Carson Wentz, QB, PHI – Wentz started the 2016 season hot with seven touchdowns and an average of 17.7 FPPG in the first four games. After that, Wentz failed to reach 20 Fantasy points in a game, topping 15 just twice – the same number of games with multiple touchdowns. There were questions about Wentz transitioning from Division 1-AA to the NFL, and while his flaws were on display, Wentz’s receiving corps did him no favors.
There is still potential for Wentz to reach Top 15 status at quarterback next year. He’s similar to Ben Roethlisberger in stature. That’s important because Wentz is a solid runner, and we should expect increased rushing numbers next year. Wentz also has a strong arm and good ball placement. To draw a parallel, Blake Bortles had 2,907 passing yards, 11 touchdowns, 17 interceptions and 419 rushing yards for 13.1 FPPG as a rookie. Wentz had 3,782 yards, 16 touchdowns, 14 interceptions, plus 150 yards and two touchdowns rushing for 13.9 FPPG. No, Wentz isn’t the same quarterback as Bortles, but the point is that Wentz has a similar opportunity to improve. Even if it’s as ugly as Bortles’ production, Fantasy points are still Fantasy points. The Eagles will address their receiver position this offseason, and with a year under his belt and more rushing, Wentz is posed to make a solid jump in 2017.
Josh Doctson, WR, WSH – It’s easy to forget about Doctson after his missing the entire season. Doctson was my top receiver in last year’s draft, and if he’s healthy, he still has the ability to out-perform all of the rookie receivers from 2016. The health is a big concern, however. Doctson has yet to practice in full, reportedly, but let’s assume he can get back to 100 percent by training camp.
Both DeSean Jackson and Pierre Garcon are free agents for the Redskins, which opens up a clear path if just one of them leaves. Jamison Crowder is a great receiver, but he’s best utilized out of the slot. Doctson will line up out wide, and he has the leaping ability, ball control, tracking skill, hands and moves to grab all of his targets. He is a beast, and even with a missed rookie year, Doctson could be the top red zone receiver for the Redskins in 2017. If so, he’ll make his mark as a WR3… at least. Of course, this is assuming Kirk Cousins is back.
Leonte Carroo, WR, MIA – Carroo was my second ranked receiver in the draft, and while Doctson uses his athleticism to get open and beat defenders, Carroo does it with route running. That doesn’t mean that Carroo isn’t also athletic and a tough matchup, but Carroo was one of if not the best route runner in the draft. Carroo consistently shook defenders at Rutgers, even while not being 100 percent healthy for most of his last season. Again, it was Rutgers and Carroo still managed to finish with 809 yards and 10 touchdowns. And don’t forget, the Dolphins traded up to draft Carroo, so they obviously like him. With Kenny Stills a free agent, Carroo could be staring at a starting gig next year. He might even be able to overtake DeVante Parker if Parker keeps up with his inconsistency.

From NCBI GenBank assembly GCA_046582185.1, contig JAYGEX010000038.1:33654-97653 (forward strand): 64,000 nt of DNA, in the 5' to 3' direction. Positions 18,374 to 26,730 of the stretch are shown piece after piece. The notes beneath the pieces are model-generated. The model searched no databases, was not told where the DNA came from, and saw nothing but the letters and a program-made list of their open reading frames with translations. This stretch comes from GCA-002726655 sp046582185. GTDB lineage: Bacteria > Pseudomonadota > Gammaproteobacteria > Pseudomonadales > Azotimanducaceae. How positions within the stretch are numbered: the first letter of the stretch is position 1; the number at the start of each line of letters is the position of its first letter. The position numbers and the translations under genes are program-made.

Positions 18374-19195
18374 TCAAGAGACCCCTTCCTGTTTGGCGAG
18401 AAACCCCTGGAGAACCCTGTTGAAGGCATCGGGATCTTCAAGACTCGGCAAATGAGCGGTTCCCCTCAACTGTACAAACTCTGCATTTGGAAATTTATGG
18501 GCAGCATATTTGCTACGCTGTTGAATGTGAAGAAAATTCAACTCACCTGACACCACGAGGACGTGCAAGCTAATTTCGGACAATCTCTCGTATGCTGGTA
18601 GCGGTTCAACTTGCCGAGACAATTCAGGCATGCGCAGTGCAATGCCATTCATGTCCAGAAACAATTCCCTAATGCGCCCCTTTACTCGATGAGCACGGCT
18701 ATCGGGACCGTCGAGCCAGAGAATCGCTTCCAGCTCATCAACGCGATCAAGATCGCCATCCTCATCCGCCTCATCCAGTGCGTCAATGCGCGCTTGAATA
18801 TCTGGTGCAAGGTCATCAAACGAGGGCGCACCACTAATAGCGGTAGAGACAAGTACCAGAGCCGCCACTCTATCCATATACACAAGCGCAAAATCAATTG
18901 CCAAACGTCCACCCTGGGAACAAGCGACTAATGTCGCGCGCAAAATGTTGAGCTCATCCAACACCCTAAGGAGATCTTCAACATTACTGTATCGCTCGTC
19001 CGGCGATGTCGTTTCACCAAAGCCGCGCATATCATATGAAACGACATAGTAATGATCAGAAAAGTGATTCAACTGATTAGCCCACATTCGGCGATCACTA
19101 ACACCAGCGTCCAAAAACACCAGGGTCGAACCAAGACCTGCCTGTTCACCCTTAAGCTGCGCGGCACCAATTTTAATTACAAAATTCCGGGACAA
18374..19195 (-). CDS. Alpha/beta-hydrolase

Roger Lewis, WR, NYG – Don’t worry if you don’t know who Lewis is. Heck, a good amount of Giants fans didn’t know until he stepped on the field. In fact, every NFL team overlooked Lewis in the draft (undrafted). Lewis had some off-field concerns that led to him not attending Ohio State and going to Bowling Green instead. All Lewis did was carry that offense with 1,544 yards and 16 touchdowns. Lewis needs to improve his route running, and we saw that during his brief time on the field as a rookie. However, he has great foot control, throws off defenders with great stops and cuts and is dangerous after the catch. The Giants will likely cut Victor Cruz given his salary. While there is a chance that they bring Cruz back on less money, Lewis has the opportunity to become Eli Manning’s third receiver in his sophomore season, and that will carry Fantasy value with how often they go three wide.
Devin Smith, WR, NYJ – This is going very deep, and there are several factors in play here, namely the quarterback position. If the Jets don’t bring someone in, forget everyone on this team… maybe even Eric Decker. Nevertheless, the Jets could be without Brandon Marshall, have Decker returning from injury, Quincy Enunwa as a receiver-tight end hybrid and Robby Anderson being an average talent. Smith tore his ACL as a rookie, but his per reception production in college was off the charts. Smith had 32 catches for 886 yards and 12 touchdowns. Smith can turn into a Torrey Smith/Nate Washington/Will Fuller type of receiver that specializes in big plays. Smith has several hurdles in front of him for value to hit, but there are also many opportunities that could break in his way and be a DFS option at worst.
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